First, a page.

The fourth phase is referred to as latency stage. The optimal time ranges from six to twelve years. The main responsibility is to build up the sense of industry while keeping away from extreme sense of inadequacy. Children at this age receive specific instructions that would help them deal with challenges in mature commitments. Children are made to understand that they are no longer babies. Maladaptive trend at the period results to industry, which leads to narrow talent. This is a scenario where a child focuses on one area of study. Malignant tendency would lead to development of inertial behavior, which refers to inferiority complex. If an individual strives to strike a balance between the two, a psychosocial strength referred to as competency would be achieved.

A fifth developmental stage is adolescence stage. The optimal time is twelve to twenty years. The main assignment is to realize ego identity and keep away from ego perplexity. Ego identify implies a teenager knows who she or he is. If an individual identifies his or her position in society, he or she would develop a sense of coherent individuality, which would enable him or her resolve conflicts. If an adolescent develops a negative ego, a maladaptive tendency referred to as fanatic. Such individuals are known for idealism since they believe their ways are always perfect. This would lead to the development of cult behavior such as drug abuse gangs. Malignant tendency leads to repudiation whereby youths protest against their behavior. Youths acquire a virtue of fidelity if balance is achieved (Seligman, & Reichenberg, 2009).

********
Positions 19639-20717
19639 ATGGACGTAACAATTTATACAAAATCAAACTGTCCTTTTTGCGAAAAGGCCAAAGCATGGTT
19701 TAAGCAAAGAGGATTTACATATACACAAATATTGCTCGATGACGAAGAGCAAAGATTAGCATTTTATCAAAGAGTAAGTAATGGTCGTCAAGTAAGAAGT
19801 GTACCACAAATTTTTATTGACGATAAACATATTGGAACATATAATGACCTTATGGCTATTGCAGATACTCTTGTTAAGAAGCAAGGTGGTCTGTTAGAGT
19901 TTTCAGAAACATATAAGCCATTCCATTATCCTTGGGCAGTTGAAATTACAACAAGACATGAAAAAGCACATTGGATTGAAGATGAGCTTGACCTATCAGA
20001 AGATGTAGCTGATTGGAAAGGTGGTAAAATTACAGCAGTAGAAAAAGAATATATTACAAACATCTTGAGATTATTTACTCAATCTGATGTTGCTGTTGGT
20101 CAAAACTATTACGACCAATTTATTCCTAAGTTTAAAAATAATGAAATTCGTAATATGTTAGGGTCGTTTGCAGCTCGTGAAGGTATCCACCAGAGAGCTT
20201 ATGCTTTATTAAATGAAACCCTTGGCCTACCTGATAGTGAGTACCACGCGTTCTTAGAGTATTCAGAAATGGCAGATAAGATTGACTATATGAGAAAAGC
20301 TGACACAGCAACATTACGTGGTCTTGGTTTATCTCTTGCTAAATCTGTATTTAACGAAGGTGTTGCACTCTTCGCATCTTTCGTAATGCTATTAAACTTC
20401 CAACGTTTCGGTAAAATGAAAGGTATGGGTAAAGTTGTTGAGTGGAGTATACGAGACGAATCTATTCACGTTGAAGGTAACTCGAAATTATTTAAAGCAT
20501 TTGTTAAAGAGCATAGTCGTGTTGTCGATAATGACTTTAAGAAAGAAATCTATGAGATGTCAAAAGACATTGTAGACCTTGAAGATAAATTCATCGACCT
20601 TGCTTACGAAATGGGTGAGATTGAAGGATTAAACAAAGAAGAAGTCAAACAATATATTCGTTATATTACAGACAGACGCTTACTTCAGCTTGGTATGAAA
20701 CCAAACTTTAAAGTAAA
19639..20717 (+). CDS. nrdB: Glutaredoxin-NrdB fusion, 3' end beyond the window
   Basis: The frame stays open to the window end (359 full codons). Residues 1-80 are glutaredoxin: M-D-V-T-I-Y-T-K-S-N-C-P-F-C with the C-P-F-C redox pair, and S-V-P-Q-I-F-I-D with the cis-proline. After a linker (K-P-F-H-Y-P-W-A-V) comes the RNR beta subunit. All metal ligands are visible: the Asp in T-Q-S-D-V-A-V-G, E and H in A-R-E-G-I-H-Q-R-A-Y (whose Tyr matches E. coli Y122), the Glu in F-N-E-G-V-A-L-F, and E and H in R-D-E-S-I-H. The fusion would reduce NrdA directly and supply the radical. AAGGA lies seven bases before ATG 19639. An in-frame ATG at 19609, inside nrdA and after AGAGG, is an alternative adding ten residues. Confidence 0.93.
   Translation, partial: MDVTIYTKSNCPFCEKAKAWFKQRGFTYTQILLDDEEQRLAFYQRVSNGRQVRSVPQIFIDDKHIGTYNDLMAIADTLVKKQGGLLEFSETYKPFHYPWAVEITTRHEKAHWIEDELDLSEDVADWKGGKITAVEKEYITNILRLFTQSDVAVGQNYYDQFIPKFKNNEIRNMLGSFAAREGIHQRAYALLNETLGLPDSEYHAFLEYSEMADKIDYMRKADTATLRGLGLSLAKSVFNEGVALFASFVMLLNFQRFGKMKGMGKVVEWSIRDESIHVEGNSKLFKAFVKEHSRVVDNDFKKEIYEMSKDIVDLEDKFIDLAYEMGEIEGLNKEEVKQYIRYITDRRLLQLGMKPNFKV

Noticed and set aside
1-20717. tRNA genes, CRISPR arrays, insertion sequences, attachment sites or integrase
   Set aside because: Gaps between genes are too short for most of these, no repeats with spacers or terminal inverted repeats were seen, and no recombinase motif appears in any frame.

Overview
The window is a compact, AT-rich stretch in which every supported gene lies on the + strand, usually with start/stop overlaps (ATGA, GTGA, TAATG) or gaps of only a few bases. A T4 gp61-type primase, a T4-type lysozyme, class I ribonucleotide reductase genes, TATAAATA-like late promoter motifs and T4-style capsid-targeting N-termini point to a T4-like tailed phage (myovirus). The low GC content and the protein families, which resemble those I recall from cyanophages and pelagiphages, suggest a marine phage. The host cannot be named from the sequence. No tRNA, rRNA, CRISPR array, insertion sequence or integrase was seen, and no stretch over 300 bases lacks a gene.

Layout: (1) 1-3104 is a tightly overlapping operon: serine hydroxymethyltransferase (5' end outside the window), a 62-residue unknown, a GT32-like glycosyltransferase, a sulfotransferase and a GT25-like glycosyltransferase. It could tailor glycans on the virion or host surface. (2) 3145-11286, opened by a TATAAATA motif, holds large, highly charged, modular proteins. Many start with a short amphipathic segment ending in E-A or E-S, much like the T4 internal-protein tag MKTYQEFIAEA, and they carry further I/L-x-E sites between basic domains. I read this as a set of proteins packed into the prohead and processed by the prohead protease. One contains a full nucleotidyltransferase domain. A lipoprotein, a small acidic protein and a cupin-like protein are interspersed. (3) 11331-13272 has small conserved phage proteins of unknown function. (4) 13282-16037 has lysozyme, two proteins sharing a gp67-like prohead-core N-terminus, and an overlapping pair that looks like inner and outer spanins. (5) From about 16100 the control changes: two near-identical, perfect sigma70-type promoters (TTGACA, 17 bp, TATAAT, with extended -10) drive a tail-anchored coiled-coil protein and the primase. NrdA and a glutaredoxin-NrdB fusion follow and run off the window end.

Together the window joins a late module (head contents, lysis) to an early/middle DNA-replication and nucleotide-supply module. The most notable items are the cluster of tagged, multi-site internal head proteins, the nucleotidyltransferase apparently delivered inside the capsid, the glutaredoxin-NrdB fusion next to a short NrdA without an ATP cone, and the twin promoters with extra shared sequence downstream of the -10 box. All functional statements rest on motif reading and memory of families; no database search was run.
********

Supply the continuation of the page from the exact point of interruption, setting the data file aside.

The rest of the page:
The sixth phase is middle age stage. The optimal time varies from eighteen to thirty years. The main task is intimacy and keeping off from isolation. Intimacy refers to the ability to develop relationships with members of the opposite sex. Young members of society practice love. Isolation refers to self-absorption and inability to develop deep-committed relationships. Maladaptive trend at the stage is referred to as promiscuity. Promiscuity is a condition leading an individual to be intimate too freely. Malignant tendency is referred to as exclusion, which is isolation from the rest of society. If balance is negotiated, people develop a psychosocial strength referred to as love.

Middle adulthood is another stage whose optimal time ranges from twenty to fifty-five years. The main assignment facing an individual at this stage is enlightening the next generation. The stage is characterized by generosity. Maladaptive tendency results to overextending oneself while malignancy leads to rejection. A well-negotiated balance leads to care.

The final phase, which is exemplified by ego veracity, is late adulthood (old age stage). Optimal time is above fifty-five years. Maladaptive tendency is referred to as presumption while malignancy leads to disparagement. A good balance would result to wisdom.

References

Murphy, B. C., & Dillon, C. (2011). Interviewing in action in a multicultural world (4th ed.). Belmont, CA: Brooks/Cole.

Seligman, L. W., & Reichenberg, L. W. (2009). Theories of counseling and psychotherapy: Systems, strategies, and skills (3rd ed.). Boston: Pearson.